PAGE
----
What a wonderful demonstration does history itself become in connection with all of those heathen gods which were once worshipped by millions and millions of people! What a demonstration of the power of Almighty God and what a demonstration of the effects of the rise of Christianity is the current status of all those ancient gods and goddesses!
Bel, Asshur, Milcom, Molech, Zeus, Juno, Iris, Astarte, Diana, Mercury, Baal, etc., etc. Where are they now? They are deservedly almost totally forgotten; and, furthermore, there is not even the remotest possibility of the worship of such "gods" ever being renewed.
It is regrettable that some able scholars have missed the point about who those "other lords" actually were. The interpretation that understands them to have been the kings of Babylon, Nineveh, etc. makes the proper understanding of this passage impossible. For example Kelley, on the basis of what this passage says, and in the light of his erroneous application of it to former earthly overlords of Israel, stated that:
"The meaning of Isaiah 26:14 is that the death of the wicked will be final and irrevocable ... they will never rise."
Now the startling thing about this is the fact that, "If this is really what Isaiah 26:14 teaches, it is a lie"; because Jesus plainly taught that both the righteous and the wicked shall rise in the judgment. The Old Testament teaches the same thing (Daniel 12:2). Of course, the word of God never contradicts the Word of God, thus the error is in the interpretation.
Hailey did not fall into the same error that Kelley made, avoiding it only by referring this absence of any kind of a resurrection for those "wicked" in Isaiah 26:14 to the resurrection of "their states." We do not believe that the death of mortal men is even hinted at in Isaiah 26:14; for the reference is to the "death of the pagan gods and goddesses." They are the ones for whom no "resurrection" will ever come. Such considerations as these compel us to find the end of the age, the second advent, and the final judgment in this passage. Nothing else fits all the facts.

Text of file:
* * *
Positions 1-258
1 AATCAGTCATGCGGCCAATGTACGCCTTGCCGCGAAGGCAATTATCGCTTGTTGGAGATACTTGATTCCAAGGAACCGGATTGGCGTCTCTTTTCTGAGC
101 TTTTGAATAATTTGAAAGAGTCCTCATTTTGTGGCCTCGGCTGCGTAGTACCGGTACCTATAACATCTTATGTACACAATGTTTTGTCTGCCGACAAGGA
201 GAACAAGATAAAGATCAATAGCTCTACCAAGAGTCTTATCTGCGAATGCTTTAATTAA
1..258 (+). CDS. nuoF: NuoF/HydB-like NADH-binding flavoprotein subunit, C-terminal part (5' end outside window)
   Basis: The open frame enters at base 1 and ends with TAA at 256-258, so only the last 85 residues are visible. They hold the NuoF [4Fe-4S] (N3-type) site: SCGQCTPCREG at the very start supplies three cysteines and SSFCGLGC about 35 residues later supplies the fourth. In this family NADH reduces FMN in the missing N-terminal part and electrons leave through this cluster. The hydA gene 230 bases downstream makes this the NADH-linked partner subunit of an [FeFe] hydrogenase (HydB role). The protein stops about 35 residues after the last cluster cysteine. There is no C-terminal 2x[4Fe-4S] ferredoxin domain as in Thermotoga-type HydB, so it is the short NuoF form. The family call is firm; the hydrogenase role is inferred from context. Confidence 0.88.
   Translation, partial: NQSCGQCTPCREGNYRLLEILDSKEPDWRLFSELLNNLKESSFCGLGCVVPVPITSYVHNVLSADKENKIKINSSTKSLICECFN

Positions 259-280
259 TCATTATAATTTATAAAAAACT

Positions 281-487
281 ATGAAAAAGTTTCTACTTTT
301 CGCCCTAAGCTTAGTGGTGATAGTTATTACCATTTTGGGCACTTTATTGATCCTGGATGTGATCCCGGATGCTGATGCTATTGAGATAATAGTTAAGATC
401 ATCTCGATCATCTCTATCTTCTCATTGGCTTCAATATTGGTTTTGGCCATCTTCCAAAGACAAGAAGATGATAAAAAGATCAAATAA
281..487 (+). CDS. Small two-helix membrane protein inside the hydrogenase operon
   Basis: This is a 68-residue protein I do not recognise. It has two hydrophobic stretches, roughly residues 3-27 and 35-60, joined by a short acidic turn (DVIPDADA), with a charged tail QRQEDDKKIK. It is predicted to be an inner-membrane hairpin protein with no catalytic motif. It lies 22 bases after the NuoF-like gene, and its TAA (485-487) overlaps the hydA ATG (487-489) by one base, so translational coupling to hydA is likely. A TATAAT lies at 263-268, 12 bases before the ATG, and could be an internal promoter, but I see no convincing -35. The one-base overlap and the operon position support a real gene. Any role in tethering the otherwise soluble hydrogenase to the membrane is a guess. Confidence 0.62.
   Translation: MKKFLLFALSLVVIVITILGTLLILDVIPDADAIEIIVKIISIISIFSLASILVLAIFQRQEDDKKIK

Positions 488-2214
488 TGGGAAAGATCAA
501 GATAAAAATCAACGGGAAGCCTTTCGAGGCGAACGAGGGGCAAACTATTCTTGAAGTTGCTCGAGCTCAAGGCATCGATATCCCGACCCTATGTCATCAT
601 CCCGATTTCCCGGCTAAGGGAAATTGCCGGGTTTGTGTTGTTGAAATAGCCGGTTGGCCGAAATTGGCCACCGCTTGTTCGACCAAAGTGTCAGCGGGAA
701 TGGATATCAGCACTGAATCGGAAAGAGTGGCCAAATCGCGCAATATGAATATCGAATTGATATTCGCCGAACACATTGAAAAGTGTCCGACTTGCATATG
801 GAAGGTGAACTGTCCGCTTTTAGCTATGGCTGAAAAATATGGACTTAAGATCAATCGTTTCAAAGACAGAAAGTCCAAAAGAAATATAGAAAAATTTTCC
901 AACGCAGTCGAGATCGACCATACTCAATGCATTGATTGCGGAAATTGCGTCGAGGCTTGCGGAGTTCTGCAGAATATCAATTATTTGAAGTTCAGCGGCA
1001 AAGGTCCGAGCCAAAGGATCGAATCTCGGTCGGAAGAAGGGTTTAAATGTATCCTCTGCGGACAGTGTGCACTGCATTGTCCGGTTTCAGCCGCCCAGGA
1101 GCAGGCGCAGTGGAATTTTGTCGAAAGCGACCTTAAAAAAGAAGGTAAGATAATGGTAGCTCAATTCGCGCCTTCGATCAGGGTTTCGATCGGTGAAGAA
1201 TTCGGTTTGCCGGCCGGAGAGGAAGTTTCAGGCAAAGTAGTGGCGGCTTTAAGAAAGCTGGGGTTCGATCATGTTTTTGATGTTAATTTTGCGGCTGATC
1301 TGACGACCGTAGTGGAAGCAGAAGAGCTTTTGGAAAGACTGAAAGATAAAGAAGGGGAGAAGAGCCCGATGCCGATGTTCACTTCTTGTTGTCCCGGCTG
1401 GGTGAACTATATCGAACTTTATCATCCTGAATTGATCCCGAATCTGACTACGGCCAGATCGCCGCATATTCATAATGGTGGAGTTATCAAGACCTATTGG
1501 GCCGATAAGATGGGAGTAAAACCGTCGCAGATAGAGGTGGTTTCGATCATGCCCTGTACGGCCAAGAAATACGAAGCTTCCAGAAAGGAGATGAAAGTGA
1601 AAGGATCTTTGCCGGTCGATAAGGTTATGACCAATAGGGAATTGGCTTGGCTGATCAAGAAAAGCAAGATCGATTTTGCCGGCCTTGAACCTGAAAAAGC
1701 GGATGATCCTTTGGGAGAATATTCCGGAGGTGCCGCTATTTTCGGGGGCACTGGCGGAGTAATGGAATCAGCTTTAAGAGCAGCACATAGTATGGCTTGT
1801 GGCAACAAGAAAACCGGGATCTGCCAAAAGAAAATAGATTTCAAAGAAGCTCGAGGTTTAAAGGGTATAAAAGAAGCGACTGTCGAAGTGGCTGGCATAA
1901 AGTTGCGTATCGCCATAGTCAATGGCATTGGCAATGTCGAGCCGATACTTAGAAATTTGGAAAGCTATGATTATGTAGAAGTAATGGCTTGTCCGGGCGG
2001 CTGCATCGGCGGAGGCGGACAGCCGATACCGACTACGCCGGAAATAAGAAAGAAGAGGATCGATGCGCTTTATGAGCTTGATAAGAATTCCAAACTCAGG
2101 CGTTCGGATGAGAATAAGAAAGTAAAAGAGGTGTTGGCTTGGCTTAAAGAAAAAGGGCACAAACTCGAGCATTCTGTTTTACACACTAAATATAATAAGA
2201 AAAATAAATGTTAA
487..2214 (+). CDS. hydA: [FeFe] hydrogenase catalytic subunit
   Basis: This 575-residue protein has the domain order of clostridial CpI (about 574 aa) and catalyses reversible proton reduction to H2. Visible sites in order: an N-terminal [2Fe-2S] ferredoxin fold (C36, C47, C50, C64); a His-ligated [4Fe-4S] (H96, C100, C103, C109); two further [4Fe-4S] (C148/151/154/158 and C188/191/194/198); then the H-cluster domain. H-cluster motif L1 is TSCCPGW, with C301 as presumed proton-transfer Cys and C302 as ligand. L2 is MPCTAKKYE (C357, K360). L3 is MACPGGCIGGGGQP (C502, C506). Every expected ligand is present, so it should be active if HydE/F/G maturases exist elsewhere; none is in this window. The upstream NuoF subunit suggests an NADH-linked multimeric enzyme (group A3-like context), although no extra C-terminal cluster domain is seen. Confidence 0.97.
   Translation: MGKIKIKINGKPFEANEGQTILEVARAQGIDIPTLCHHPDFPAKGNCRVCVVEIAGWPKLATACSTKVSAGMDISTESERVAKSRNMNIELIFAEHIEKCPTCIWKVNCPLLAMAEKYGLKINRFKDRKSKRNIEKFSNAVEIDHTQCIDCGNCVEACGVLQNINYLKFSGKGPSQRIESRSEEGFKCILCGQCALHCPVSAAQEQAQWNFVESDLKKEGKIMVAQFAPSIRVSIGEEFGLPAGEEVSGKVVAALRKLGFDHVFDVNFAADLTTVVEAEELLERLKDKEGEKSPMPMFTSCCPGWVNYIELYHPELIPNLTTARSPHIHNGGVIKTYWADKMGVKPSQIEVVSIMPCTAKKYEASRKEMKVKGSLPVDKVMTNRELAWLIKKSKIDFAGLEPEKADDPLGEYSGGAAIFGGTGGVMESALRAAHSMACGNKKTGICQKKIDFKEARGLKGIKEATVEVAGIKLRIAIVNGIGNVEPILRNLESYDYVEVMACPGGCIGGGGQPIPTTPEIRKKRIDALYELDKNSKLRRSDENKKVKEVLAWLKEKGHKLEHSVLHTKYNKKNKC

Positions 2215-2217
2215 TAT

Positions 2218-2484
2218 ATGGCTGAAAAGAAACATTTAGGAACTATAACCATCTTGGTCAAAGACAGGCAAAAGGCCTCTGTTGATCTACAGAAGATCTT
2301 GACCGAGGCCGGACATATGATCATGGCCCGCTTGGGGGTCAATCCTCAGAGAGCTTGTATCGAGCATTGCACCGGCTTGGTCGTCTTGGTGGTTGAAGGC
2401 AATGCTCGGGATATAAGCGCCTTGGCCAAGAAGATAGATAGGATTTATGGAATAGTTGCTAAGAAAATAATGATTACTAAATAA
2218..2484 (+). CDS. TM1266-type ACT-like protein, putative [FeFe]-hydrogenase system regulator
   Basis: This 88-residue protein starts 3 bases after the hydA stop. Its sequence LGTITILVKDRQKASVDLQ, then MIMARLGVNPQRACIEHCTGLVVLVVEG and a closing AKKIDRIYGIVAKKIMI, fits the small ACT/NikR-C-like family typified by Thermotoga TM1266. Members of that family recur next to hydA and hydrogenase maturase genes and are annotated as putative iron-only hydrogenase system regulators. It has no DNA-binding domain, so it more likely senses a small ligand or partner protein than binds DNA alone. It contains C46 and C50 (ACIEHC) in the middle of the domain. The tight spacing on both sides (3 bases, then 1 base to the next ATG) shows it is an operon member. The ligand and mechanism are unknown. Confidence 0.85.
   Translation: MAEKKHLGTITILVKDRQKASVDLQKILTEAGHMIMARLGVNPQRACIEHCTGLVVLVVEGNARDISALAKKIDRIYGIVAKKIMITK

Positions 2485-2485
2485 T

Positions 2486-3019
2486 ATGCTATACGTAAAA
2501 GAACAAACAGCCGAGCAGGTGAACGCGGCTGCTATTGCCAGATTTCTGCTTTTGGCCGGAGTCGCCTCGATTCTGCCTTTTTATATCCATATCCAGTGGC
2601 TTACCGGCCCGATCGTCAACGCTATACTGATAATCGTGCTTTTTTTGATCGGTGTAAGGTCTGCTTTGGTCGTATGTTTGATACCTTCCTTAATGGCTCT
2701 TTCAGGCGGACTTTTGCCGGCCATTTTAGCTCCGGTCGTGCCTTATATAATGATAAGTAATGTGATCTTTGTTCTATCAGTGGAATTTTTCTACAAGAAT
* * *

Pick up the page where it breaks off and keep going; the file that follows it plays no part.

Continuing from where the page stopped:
"Thou hast increased the nation, O Jehovah, thou hast increased the nation ..." (Isaiah 26:15). Note the repetition, which, in the Hebrew always means extreme emphasis. "This remarkable increase of God's people points to the inclusion of the worldwide Gentile Church; hence also the enlargement of the borders of the kingdom."
How strange it seems that the times of "trouble" should be mentioned here in that proleptic song of the redeemed at the very moment of their being participants in the joys of eternal life! In this, their minds go back to the sorrows and tribulations they suffered during their earth-life; and they find something for which to be thankful even in all that trouble. Rawlinson explained it thus:
"They remember what brought them back to God from the alienation which they confessed (Isaiah 26:13). It was the affliction which they so long endured. Their present bliss is the result of their former woe, and recalls the thought of it."
"We have brought forth wind ..." (Isaiah 26:18). This simply means that all human efforts toward salvation are futile, with no result whatever. We have not been able to defeat our enemies, nor has the entrenched wickedness of mankind diminished.